Seems like a sound strategy to me:
Facing an uphill battle over the nomination of Judge John G. Roberts Jr. to the Supreme Court, Democrats plan to challenge President Bush's nominee on economic, social and regulatory issues, hoping to use the confirmation process to highlight their differences with the Republicans and exploit them for future electoral gains.
Though it seems to me that these differences shouldn't be exploited solely for electoral gain. It seems to me that Dems should take this opportunity to familiarize the country with a left-leaning interpretation of the Constitution and to make plain the right-wing judicial agenda. I wouldn't mind questions like this:
Q. One of President Bush's nominees to an appeals courty recently said that FDR's New Deal was equivalent to a "socialist revolution." Do you agree with that? If not, can you explain why some of your colleagues believe that the man who created social security was a communist?
Q. Many of your judicial colleagues appointed by President Bush are subscribers to the "Constitution in Exile" theory. Many "Constitution in Exile" adherents believe some fairly extreme things -- that the minimum wage is unconstitutional, for example, and that protections for workers infringe upon an empolyer's right of contract. Some even believe that Congress doesn't have the power to protect our air and our water. Do you agree with them? If you don't, can explain how your Constitutional vision differs from theirs?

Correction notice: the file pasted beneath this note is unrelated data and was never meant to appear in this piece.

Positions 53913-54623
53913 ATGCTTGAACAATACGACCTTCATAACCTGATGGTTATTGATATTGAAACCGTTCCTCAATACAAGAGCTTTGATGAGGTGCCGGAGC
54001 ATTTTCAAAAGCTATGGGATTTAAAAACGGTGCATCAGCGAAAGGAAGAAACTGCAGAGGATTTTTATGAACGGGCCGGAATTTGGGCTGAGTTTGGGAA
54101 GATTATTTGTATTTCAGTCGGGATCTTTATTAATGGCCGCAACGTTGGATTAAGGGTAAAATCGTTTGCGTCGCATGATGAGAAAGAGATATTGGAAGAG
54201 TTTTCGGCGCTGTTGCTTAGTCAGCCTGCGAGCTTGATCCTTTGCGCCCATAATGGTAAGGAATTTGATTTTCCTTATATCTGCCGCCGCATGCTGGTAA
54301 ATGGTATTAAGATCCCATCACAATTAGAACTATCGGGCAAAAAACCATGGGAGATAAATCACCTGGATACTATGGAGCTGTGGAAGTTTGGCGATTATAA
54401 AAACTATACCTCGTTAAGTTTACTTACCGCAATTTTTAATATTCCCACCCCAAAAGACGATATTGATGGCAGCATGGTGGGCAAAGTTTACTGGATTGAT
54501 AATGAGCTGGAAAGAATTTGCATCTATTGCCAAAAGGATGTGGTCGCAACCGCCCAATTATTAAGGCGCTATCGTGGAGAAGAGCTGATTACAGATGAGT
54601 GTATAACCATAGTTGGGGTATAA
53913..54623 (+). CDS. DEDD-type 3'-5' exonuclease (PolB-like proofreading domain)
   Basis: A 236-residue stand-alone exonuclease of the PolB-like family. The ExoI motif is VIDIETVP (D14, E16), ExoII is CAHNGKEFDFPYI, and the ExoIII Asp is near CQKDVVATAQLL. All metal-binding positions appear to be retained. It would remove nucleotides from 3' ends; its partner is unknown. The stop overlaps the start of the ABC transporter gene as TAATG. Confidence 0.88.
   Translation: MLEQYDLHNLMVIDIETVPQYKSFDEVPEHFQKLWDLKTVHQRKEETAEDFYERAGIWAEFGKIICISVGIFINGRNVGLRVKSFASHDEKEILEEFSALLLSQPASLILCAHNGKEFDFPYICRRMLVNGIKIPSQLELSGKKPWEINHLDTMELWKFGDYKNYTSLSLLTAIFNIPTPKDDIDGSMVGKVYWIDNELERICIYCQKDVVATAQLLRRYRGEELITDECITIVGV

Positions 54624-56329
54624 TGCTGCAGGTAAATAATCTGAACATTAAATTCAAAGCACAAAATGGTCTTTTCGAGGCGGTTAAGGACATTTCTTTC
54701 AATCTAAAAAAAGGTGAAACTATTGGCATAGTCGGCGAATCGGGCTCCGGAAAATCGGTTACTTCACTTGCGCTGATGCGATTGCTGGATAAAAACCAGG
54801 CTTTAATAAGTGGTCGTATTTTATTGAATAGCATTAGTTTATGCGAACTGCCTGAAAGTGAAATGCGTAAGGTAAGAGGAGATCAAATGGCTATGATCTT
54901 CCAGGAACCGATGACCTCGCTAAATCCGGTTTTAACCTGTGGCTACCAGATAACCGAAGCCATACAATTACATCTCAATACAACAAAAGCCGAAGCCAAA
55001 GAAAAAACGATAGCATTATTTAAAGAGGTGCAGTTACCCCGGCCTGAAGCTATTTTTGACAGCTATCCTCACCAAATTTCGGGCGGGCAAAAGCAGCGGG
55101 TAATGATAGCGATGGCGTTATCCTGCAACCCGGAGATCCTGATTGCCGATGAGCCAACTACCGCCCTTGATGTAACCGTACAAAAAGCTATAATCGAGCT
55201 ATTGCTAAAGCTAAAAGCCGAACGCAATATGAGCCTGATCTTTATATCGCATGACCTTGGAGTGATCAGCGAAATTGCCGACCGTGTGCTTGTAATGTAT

Q. Are you aware that the Supreme Court under Rehnquist has often engaged in conservative activism? Did you know that since 1995, the Rehnquist court has struck down more laws, on average, than any Supreme Court in history? The conservative wing of the Rehnquist court has often shown disdain for acts of Congress that have been passed by majorities. Do you consider yourself a conservative activist, or would you uphold acts of Congress involving protections for workers, minorities, and the environment even if you disagree with them?
Essentially such questions would make the Roberts nomination not about Roberts at all. Instead, it would be a perfect opportunity to set the agenda, to get it away from the emotional culture war issues -- and be a month-long informercial for why our values and our issues are better than theirs. If he avoids questions, fine. No bullying, no high drama, just questions about issues that most Americans don't think about. If Dems are smart and unified about it, that would give the news media nothing else to talk about. It would change the national conversation and force republicans to be on the defensive.